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Coffee and Diabetes

Caffeine (found in coffee) has been shown to impair insulin sensitivity
Caffeine (found in coffee) has been shown to impair insulin sensitivity

The effect of coffee on diabetes, when presented in the media can often be confusing.

News stories can in the same week tout the benefits coffee can have on diabetes and shoot down coffee as being unhelpful for blood sugar levels.

This doesn’t mean the articles are contradictory though.

Put slightly more simply, coffee contains different chemicals, some of which have beneficial effects whereas others can have a less beneficial effect, such as caffeine which can impair insulin in the short term.

Caffeine and blood sugar levels

Regular high caffeine consumption, over a 4 week period, has been shown to impair insulin sensitivity in people with type 2 diabetes. [20]

Whilst the researchers found a relationship between higher coffee consumption and lower sensitivity to insulin, they recognised that the rapid transition to having more coffee may have produced an atypical or emphasised response by the body.

Benefits of coffee

Coffee has been shown to lower risks of the following conditions:

  • Type 2 diabetes
  • Cancer - such as endometrial cancer and aggressive prostate cancer
  • Cardiovascular disease
  • Strokes
  • Alzheimer's disease
  • Parkinson's disease

Coffee contains polyphenols, which are a molecule that anti-oxidant properties which are widely believed to help prevent inflammatory illnesses, such as type 2 diabetes, and anticarcinogenic (anti-cancer) properties.

As well as polyphenols, coffee contains the mineral magnesium and chromium. Greater magnesium intake has been linked with lower rates of type 2 diabetes.

The blend of these nutrients can be helpful for improving insulin sensitivity, which may help to offset the opposite effects of caffeine.

Coffee and prevention of diabetes

Coffee and its effect on risks of developing type 2 diabetes have been studied a number of times and has indicated a notably lower risk of type 2 diabetes being associated with coffee drinkers.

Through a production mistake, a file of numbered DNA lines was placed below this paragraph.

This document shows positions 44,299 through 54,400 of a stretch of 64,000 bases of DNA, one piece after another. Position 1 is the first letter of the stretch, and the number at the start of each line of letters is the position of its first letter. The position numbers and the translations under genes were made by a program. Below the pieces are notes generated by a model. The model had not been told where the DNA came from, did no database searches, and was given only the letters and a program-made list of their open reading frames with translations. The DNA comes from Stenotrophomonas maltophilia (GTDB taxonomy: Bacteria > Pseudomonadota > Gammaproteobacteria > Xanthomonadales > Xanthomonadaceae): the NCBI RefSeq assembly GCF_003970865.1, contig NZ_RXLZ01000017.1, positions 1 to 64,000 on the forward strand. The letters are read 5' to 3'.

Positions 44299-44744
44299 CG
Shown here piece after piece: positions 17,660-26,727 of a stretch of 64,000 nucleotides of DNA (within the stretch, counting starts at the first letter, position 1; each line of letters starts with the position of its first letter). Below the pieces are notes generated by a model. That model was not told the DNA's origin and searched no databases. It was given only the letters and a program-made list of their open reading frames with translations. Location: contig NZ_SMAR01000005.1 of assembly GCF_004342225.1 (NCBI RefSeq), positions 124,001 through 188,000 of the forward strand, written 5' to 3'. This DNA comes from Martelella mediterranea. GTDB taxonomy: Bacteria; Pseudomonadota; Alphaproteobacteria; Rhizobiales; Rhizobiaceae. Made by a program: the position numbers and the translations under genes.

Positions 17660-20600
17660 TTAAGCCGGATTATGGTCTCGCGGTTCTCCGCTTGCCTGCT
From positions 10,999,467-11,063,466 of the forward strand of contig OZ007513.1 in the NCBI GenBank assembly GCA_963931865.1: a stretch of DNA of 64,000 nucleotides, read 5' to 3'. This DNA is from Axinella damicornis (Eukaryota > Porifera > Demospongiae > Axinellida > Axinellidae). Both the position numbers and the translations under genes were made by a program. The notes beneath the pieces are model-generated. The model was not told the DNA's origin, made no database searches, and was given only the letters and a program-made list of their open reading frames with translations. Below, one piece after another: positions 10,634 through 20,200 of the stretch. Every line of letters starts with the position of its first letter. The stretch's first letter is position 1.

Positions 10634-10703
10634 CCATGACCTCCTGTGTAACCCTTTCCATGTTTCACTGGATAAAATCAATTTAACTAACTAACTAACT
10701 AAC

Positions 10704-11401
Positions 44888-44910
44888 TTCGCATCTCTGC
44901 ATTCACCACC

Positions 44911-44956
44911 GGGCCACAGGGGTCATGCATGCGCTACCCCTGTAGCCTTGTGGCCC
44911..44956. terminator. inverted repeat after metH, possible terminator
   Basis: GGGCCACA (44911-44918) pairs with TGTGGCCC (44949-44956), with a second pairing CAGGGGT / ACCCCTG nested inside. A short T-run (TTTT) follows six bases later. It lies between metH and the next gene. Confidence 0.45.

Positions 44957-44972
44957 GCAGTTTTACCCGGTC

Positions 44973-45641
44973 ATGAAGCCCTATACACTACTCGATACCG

A 2009 study of 40,000 participants noted that consumption of 3 cups of tea or coffee a day lead to a 40% lower risk of type 2 diabetes developing. [21]

A study of healthcare professionals in the US and UK, published in 2014, showed that those that increased their consumption of coffee experienced an 11% decrease in risk of type 2 diabetes over the next 4 years.

Decaffeinated coffee and blood glucose

So whilst caffeine may hamper insulin sensitivity, other properties in coffee have the opposite effect.

It is therefore believed that decaffeinated coffee may present the best option for people with diabetes as researchers find it includes the benefits of coffee with some of negative effects that are associated with caffeine.

Lattes and syrups in coffee

Some varieties of coffee need to be approached with caution by those of us with diabetes. Coffees with syrup have become a much more popular variety of coffee within the 21st Century but could be problematic for people either with, or at risk of, diabetes.

If you have diabetes, or are at risk of diabetes, it is advisable to reduce your exposure to too much sugar. If you wish to enjoy a syrupy coffee from time to time, pick the smaller sized cups and drink slowly to better appreciate the taste without dramatically raising your blood glucose levels.

Another modern trend in coffee is in the popularity of lattes, very milky coffees. Lattes present two considerations: the number of calories in the latte and the amount of carbohydrate in them.

Whilst skinny lattes are usually made with skimmed milk, some of them may be sweetened which will raise their calories. Milk, whether full fat or skimmed, tends to have around 5g of carbs per 100g. A regular, unsweetened skinny latte can typically contain anywhere between 10 and 15g of carbohydrate.

Your Comments
 
@Philip Robinson: No no. I'm not saying don't drink decaf coffee :D. I'm saying that by fact it raises your LDL cholesterol... So don't think it's a wonder drink... Treat it with the same respect you would with usual coffee... in moderation.@Geoff Oliver: I really don't know the answer to your question. My apologies.
Posted by James Trusler, England on Wednesday, June 13, 2012
But can we mention that Decaf coffee raises LDL cholesterol. So don't drown your sorrows in the stuff.
Posted by James Trusler, England on Thursday, February 02, 2012
This is complete garbage. Since Britons have been drinking large quantities of tea and coffee since the 19th century, if this was true then we would have a low incidence of diabetes, heart problems and cancer. We don't, we have average levels, or in the case of T2, higher levels. It's a case of pseudo scientific nonsense pedalled by journalists.
Posted by Philip Robinson, United Kingdom on Thursday, February 02, 2012
Interesting re coffee - does this apply to just proper coffee or instant as well?
Posted by Geoff Oliver, Rural wales on Thursday, February 02, 2012
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